Thursday, April 06, 2006


Yesterday in D.C. all the talk, despite our group's best efforts, was on immigration. As he spoke on the Senate floor, Dick Durbin's office phones were ringing off the hook with people who were, to judge by the reaction of the receptionist, quite virulently opposed to any form of citizenship or amnesty for anyone who had entered and stayed in the United States illegally.

I have a prediction about this: Nothing will happen. We've been discussing the issue for weeks in my class on public opinion and propaganda, and I've arrived at a conclusion: This whole debate is for show. And when it all ends up being for naught, Republicans will be quite pleased.

Why? They brought it up, didn't they?

Well, yes, but it's served its purpose now. It distracted the nation from the war in Iraq, taking up valuable front-page real estate in a time when that country's prospects for peace have dimmed. And it allowed various messages to seep out to different G.O.P. audiences. Republican House members get to run in their carefully-drawn conservative districts on a bill that appeals to their biggest base of voters because it presents a simple(-minded) solution to a complicated problem. Meanwhile, Republican Senators can run their statewide campaigns claiming that their bill showed more compassion. And the entire party can breathe more easily knowing that it has put off, for now, having to upset the big businesses that provide its financial lifeblood on the backs of the very immigrants the bill would have eventually provided rights and better wages.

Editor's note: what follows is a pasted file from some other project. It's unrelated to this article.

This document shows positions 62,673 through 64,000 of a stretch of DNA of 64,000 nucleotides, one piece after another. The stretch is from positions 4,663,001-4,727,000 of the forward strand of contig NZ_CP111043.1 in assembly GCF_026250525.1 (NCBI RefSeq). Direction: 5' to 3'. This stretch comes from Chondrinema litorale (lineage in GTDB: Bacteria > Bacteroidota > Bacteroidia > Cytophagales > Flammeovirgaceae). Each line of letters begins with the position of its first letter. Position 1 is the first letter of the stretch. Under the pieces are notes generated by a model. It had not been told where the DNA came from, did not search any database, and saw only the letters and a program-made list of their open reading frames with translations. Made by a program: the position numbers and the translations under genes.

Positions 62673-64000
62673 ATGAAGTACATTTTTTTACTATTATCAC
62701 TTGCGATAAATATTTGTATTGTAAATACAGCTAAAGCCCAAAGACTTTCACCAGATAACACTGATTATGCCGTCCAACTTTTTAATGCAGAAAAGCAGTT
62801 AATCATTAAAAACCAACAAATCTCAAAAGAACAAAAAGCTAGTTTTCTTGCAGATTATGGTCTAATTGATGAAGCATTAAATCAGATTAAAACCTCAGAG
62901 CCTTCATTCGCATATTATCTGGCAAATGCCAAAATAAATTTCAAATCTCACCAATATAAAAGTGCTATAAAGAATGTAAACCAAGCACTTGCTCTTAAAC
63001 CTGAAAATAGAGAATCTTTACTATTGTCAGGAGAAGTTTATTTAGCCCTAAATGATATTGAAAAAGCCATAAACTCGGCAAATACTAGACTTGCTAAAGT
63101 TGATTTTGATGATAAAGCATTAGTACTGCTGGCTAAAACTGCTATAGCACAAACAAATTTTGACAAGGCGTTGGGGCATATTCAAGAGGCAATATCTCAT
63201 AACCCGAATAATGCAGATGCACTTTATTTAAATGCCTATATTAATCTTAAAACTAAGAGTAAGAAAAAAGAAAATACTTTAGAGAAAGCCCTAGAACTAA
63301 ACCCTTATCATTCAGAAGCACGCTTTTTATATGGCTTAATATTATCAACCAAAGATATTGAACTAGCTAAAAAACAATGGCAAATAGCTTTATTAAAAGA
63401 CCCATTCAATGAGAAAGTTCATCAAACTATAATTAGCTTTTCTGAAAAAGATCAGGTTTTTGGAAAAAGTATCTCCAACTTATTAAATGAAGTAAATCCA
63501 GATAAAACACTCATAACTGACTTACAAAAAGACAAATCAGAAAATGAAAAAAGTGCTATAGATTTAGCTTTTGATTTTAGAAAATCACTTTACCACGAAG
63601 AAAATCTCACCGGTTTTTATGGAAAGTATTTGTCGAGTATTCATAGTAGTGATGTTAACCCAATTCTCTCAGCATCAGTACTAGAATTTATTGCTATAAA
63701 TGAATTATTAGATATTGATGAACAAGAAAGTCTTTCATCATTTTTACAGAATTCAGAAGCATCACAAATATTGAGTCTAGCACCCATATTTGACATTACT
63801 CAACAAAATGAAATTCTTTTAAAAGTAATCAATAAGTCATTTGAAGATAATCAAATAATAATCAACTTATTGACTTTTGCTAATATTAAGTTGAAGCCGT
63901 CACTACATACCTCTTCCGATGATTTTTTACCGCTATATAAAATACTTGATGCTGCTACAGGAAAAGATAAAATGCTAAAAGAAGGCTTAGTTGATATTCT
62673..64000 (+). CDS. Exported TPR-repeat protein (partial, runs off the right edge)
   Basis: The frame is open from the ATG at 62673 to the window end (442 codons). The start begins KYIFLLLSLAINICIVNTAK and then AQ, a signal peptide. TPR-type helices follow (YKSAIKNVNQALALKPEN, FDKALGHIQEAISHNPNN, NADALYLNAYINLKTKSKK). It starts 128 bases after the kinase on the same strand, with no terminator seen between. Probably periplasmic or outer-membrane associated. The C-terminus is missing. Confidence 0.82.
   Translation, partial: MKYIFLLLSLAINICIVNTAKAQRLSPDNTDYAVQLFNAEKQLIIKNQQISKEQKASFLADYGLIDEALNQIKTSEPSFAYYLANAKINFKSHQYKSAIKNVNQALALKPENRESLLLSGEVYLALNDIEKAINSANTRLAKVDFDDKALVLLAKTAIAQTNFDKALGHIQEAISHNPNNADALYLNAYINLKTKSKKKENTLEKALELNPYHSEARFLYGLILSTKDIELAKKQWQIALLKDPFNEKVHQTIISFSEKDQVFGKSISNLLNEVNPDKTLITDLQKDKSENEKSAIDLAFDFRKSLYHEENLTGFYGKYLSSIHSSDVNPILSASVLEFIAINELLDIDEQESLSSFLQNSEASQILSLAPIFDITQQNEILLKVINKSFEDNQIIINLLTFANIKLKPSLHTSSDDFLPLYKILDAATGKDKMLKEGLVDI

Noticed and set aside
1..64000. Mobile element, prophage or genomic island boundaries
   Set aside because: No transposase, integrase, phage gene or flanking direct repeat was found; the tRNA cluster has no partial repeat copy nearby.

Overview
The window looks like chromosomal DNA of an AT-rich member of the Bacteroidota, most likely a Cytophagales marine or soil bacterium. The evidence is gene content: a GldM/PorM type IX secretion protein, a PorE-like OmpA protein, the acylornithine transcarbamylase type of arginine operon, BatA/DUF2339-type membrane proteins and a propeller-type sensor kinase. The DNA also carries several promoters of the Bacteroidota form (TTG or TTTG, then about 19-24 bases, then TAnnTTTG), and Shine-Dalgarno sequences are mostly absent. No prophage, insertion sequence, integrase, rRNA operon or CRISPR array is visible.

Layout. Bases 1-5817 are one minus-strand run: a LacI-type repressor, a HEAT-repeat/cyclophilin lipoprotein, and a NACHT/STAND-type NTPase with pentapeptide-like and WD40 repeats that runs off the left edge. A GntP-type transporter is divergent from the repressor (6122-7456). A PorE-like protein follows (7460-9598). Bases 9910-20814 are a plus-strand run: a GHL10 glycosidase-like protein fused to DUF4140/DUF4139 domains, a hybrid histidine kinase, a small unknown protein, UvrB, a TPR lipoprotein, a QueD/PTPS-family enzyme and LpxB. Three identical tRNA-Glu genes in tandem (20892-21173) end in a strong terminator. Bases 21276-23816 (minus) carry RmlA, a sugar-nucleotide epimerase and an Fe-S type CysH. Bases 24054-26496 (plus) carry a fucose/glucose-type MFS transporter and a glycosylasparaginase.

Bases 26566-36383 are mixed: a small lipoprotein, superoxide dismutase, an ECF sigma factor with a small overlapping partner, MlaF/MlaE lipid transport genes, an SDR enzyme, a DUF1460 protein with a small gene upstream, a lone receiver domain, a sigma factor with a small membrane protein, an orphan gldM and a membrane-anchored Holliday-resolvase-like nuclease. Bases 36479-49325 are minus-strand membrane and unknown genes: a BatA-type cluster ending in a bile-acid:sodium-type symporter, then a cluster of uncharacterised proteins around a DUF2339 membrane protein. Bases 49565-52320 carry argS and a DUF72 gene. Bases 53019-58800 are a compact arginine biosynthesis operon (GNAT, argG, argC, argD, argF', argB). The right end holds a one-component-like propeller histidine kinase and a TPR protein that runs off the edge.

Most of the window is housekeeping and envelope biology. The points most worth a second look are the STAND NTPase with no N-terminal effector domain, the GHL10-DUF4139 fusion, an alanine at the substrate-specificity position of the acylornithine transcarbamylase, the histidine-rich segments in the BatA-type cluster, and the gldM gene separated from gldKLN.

It's been fun, hasn't it? The Republicans have managed to make the last two months or so of public debate all about peripheral issues like port security being run by Arabs and whether we should build a giant fence to keep out Mexicans and put the ones already here on buses. If you think they haven't known what they were doing, though, think again.

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